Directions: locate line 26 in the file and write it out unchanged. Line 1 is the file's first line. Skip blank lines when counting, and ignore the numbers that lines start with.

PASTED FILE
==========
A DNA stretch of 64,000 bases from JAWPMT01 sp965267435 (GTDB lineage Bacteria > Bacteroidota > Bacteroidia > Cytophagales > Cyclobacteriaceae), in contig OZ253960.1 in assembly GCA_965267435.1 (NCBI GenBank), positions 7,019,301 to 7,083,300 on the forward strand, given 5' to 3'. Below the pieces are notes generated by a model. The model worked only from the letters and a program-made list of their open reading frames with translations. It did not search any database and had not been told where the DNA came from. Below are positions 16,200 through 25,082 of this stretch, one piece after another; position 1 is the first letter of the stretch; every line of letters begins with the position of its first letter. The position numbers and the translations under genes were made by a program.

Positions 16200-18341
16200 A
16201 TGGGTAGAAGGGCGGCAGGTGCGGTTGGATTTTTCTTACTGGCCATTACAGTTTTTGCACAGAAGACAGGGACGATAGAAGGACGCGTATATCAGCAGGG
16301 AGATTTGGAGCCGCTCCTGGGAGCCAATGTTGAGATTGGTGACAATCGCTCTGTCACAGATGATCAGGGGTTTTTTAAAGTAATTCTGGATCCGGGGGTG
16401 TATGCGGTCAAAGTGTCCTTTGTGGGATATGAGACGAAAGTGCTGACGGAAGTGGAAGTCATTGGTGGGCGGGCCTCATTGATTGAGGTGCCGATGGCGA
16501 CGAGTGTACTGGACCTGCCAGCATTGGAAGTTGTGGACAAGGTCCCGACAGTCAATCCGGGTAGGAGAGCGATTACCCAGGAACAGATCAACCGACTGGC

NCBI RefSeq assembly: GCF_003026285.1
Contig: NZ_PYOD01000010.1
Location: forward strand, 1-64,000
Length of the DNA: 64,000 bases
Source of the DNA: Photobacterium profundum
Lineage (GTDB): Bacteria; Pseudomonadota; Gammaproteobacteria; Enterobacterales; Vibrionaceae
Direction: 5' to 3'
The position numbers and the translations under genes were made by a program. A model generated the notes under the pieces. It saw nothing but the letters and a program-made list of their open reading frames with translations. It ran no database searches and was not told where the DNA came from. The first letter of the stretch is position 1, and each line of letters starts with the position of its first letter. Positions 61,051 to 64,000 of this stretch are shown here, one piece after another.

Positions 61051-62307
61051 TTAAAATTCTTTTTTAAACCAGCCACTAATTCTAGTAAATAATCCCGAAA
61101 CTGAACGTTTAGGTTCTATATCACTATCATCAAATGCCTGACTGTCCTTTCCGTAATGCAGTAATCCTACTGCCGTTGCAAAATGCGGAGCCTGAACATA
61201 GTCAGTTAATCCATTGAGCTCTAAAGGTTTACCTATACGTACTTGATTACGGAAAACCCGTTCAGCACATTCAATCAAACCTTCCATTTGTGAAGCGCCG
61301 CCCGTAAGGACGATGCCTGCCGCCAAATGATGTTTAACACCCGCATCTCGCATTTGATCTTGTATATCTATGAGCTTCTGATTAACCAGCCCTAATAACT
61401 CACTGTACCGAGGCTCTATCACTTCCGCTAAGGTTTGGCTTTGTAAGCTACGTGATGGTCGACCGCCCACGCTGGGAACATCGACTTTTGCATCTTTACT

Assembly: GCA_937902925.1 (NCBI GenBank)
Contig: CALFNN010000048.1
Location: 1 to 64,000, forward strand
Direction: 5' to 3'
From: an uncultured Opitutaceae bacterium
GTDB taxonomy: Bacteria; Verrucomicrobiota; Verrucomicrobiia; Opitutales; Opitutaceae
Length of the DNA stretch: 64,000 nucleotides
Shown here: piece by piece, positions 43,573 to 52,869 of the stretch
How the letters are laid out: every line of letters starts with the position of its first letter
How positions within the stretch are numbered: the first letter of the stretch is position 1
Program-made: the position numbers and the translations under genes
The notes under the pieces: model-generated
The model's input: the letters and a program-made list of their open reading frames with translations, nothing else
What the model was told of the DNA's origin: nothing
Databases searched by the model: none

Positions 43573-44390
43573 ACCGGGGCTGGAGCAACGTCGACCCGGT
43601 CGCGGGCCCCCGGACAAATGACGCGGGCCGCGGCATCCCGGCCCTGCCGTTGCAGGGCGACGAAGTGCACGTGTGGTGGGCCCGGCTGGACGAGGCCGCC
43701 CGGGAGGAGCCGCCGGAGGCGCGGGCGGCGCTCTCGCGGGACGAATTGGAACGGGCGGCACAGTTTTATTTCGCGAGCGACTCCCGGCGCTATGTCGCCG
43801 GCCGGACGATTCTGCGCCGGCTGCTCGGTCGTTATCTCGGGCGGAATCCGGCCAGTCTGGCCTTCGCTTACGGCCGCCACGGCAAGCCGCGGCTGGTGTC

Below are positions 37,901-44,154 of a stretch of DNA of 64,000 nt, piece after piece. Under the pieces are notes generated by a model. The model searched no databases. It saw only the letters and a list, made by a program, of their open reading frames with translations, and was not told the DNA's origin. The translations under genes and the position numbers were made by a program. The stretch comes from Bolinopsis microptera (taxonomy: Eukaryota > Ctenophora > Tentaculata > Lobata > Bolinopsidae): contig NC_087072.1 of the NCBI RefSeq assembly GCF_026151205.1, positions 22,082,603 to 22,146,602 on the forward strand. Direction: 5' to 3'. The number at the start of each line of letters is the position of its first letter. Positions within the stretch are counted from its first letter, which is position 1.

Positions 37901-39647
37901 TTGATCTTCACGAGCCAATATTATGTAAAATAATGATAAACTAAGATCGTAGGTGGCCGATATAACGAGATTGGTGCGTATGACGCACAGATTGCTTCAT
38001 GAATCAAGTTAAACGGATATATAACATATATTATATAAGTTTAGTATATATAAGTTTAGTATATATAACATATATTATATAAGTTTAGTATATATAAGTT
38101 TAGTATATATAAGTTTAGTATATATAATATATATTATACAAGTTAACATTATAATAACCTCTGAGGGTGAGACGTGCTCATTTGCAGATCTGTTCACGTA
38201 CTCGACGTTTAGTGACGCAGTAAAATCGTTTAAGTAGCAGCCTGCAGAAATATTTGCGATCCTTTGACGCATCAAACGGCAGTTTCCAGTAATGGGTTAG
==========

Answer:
From: an uncultured Opitutaceae bacterium